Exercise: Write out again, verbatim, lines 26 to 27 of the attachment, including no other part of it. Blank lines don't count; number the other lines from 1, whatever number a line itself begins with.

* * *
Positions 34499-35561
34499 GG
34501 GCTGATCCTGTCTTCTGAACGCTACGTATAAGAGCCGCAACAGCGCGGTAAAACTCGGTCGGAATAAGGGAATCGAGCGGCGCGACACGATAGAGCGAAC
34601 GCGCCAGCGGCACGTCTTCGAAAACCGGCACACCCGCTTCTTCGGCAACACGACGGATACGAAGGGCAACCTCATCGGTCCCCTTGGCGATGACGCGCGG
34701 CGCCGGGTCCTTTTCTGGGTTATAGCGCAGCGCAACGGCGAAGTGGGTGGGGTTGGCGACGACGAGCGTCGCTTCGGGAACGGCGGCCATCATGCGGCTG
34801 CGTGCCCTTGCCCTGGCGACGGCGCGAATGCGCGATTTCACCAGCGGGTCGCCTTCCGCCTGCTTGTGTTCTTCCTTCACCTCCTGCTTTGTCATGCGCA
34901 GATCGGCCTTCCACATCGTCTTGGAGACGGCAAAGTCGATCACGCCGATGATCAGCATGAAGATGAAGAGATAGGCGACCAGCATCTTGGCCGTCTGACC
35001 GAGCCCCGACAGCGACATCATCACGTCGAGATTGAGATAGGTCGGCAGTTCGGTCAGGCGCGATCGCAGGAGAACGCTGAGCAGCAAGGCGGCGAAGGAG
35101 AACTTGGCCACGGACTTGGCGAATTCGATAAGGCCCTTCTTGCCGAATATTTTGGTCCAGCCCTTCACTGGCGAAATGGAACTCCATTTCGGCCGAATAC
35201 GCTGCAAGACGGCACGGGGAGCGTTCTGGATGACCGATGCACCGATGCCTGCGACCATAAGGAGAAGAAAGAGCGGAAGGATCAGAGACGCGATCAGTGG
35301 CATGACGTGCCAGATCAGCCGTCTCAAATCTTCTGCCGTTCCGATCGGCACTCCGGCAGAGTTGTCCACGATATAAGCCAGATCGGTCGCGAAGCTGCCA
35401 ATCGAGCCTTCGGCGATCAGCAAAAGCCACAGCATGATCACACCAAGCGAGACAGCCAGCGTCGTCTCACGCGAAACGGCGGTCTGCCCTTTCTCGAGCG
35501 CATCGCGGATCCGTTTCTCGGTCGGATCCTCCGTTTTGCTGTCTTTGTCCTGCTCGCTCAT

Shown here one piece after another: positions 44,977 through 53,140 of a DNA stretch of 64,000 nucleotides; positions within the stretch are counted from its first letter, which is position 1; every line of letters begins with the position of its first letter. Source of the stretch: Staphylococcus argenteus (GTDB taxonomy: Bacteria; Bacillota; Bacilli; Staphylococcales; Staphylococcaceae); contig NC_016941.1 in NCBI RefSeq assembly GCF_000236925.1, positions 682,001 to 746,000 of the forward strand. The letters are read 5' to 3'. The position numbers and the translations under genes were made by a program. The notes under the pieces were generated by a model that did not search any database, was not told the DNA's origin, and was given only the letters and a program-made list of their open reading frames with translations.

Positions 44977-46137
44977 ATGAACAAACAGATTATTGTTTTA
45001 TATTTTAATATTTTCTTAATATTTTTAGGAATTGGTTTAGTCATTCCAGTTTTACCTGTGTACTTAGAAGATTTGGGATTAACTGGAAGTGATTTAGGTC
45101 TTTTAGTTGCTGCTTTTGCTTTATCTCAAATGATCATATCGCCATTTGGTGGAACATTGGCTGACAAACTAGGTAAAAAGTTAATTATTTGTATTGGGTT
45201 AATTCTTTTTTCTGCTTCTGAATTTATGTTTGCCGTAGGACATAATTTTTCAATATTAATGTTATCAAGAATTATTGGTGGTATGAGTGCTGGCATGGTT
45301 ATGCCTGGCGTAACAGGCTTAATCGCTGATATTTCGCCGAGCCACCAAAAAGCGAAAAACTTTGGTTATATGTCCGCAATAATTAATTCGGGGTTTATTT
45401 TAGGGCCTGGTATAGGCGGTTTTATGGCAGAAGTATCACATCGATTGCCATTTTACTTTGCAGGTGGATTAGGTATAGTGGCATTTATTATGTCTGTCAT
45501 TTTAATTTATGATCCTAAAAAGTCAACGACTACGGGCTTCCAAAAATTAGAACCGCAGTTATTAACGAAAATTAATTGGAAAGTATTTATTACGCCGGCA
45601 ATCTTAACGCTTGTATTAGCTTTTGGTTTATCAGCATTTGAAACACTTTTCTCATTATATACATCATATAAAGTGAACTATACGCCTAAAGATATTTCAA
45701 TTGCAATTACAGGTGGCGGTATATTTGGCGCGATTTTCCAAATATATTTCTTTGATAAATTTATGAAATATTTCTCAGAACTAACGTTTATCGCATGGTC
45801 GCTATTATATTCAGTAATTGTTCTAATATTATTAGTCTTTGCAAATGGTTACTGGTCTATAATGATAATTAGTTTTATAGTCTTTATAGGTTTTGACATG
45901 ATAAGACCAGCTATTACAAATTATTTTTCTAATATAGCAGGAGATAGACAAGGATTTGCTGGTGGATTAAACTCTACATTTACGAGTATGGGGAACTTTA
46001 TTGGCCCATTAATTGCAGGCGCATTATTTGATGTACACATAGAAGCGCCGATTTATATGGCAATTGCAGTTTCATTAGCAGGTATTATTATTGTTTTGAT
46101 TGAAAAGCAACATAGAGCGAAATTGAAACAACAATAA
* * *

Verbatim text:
45901 ATAAGACCAGCTATTACAAATTATTTTTCTAATATAGCAGGAGATAGACAAGGATTTGCTGGTGGATTAAACTCTACATTTACGAGTATGGGGAACTTTA
46001 TTGGCCCATTAATTGCAGGCGCATTATTTGATGTACACATAGAAGCGCCGATTTATATGGCAATTGCAGTTTCATTAGCAGGTATTATTATTGTTTTGAT